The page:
Christianity has never been a religion of priests, pastors and theologians; they are important as our leaders. Yet from the very beginning it has been ordinary people of great faith, living out their faith, who built the church.
God intended the church to be an organization of laypersons, all “righteous and devout” like old Simeon, who in simple faith, was ready to receive God’s Kingdom and rejoice in it. It is ordinary people who had the courage to build the Kingdom of God, and it is ordinary people who will continue to bring hope to our world, to build God’s Kingdom here on earth as it is in heaven!
There was a fascinating conversation on Rush Limbaugh’s talk show a while back. Having just completed Tom Brokaw’s wonderful book The Greatest Generation, a book filled with inspiring stories of the WWII generation, Rush had taken the position that the current generation of young adults, those in their 20’s, are, for the most part, a bunch of whiners. He said that while they are constantly whining and moaning about the difficulty of their lives, when compared to the hardships faced by their grandparents’ generation, they actually have it easy. Their grandparents had endured truly devastating events like The Great Depression and WWII. The current crop of young adults, he concluded, doesn’t even have a clue about real hardship.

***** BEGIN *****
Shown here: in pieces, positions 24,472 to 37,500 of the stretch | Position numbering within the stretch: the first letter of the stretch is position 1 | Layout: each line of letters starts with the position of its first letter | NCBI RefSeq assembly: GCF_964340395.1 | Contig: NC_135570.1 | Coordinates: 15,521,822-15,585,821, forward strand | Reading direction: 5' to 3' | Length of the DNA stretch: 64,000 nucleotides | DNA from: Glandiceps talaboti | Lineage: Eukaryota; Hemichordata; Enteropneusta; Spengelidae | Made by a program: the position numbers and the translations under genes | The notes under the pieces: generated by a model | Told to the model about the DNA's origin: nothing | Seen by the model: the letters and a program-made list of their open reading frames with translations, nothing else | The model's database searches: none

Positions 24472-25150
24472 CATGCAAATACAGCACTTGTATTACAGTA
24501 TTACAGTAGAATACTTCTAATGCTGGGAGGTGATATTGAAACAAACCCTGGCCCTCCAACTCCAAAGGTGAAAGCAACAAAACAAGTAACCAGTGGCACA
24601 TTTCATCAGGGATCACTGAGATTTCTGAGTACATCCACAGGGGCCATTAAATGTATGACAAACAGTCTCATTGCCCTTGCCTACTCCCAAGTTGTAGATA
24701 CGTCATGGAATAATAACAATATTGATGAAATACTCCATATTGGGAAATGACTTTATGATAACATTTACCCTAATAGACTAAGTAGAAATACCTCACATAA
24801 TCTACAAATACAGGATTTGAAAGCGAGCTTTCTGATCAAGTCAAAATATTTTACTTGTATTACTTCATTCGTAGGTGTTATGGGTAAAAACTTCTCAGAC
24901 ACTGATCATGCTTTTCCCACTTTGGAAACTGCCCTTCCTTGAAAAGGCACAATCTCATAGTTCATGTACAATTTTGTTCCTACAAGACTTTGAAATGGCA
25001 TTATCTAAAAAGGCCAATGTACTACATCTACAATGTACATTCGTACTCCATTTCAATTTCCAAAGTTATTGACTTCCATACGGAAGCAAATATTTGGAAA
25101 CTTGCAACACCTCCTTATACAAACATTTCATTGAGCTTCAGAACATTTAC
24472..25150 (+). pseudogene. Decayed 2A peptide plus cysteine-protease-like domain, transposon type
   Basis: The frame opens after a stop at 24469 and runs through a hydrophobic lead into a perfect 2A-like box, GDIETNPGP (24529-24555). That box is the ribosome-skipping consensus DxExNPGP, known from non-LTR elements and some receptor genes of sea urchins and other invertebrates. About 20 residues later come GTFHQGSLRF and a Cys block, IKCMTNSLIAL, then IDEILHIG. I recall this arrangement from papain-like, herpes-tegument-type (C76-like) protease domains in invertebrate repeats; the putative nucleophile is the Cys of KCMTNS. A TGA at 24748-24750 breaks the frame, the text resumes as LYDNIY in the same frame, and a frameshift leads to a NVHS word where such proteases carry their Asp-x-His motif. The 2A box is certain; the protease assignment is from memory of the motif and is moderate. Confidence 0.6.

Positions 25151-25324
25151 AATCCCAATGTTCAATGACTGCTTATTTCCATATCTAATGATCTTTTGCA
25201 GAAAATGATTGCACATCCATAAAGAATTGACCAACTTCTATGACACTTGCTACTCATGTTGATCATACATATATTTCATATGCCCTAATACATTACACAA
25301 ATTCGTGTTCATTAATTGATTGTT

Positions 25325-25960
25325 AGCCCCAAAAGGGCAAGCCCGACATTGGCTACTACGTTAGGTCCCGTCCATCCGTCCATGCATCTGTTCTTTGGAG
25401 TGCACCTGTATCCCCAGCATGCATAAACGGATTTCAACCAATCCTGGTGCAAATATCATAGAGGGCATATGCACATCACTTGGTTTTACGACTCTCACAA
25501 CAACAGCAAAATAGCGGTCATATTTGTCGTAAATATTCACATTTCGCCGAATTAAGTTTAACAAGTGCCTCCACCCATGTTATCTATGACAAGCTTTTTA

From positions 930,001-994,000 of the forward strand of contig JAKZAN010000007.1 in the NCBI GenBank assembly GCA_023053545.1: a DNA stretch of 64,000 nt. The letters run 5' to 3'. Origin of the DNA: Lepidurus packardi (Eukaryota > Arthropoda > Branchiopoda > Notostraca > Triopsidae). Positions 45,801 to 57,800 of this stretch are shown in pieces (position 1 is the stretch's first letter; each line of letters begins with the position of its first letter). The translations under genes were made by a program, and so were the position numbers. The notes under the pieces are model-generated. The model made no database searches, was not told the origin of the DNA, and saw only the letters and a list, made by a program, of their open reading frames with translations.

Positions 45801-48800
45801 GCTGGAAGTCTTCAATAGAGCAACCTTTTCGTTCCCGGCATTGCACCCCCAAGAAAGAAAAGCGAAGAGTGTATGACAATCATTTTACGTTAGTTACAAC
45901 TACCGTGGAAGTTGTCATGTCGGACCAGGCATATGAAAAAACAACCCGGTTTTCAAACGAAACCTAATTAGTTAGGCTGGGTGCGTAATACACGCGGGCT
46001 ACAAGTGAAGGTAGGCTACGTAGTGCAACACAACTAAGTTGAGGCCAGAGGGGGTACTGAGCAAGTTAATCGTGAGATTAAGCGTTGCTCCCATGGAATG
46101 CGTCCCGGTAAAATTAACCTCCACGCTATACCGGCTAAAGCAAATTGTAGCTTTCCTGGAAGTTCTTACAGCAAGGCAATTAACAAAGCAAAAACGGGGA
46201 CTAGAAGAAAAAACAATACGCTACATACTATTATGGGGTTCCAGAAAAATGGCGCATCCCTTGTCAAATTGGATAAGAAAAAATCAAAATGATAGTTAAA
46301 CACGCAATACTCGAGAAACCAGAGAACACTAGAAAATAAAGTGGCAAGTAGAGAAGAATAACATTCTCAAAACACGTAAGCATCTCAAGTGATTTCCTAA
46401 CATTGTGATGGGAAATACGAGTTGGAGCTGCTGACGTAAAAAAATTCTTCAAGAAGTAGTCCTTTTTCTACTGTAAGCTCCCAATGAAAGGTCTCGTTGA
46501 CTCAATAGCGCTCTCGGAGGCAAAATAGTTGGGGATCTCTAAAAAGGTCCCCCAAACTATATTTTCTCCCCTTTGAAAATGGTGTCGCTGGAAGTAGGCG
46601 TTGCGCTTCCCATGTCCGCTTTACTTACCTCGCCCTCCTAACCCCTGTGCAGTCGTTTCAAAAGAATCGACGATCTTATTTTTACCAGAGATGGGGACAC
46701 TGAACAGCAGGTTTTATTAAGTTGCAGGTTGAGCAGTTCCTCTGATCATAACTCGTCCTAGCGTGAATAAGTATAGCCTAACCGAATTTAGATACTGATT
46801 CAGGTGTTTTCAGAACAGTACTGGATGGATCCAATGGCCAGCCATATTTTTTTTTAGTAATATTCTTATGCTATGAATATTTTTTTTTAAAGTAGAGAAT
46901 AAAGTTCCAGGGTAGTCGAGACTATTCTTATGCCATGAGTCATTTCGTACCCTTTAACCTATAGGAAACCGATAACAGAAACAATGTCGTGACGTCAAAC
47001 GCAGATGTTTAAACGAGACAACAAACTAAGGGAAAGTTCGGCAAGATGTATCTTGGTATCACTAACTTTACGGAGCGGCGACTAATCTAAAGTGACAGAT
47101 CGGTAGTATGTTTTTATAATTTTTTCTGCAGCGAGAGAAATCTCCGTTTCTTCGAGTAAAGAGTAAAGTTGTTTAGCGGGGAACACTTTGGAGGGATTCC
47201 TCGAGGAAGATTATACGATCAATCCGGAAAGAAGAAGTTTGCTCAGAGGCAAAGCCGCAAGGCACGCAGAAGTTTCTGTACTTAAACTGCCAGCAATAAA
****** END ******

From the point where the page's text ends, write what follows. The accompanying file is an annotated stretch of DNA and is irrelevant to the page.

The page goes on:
Once Rush had finished his monologue, a bright and extremely articulate, twenty-three-year-old called in and said, that while The Great Depression and WWII certainly created terrible hardships for the people who faced them, that he believed his generation faced an even greater hardship.
Limbaugh asked, “And what exactly would that be?”
The caller said, “The loss of hope.” He said that his experience indicated that many of today’s young adults had simply stopped believing that things were going to get better. They didn’t expect to live as well as their parents had lived. They weren’t expecting a brighter future. They have simply given up hope.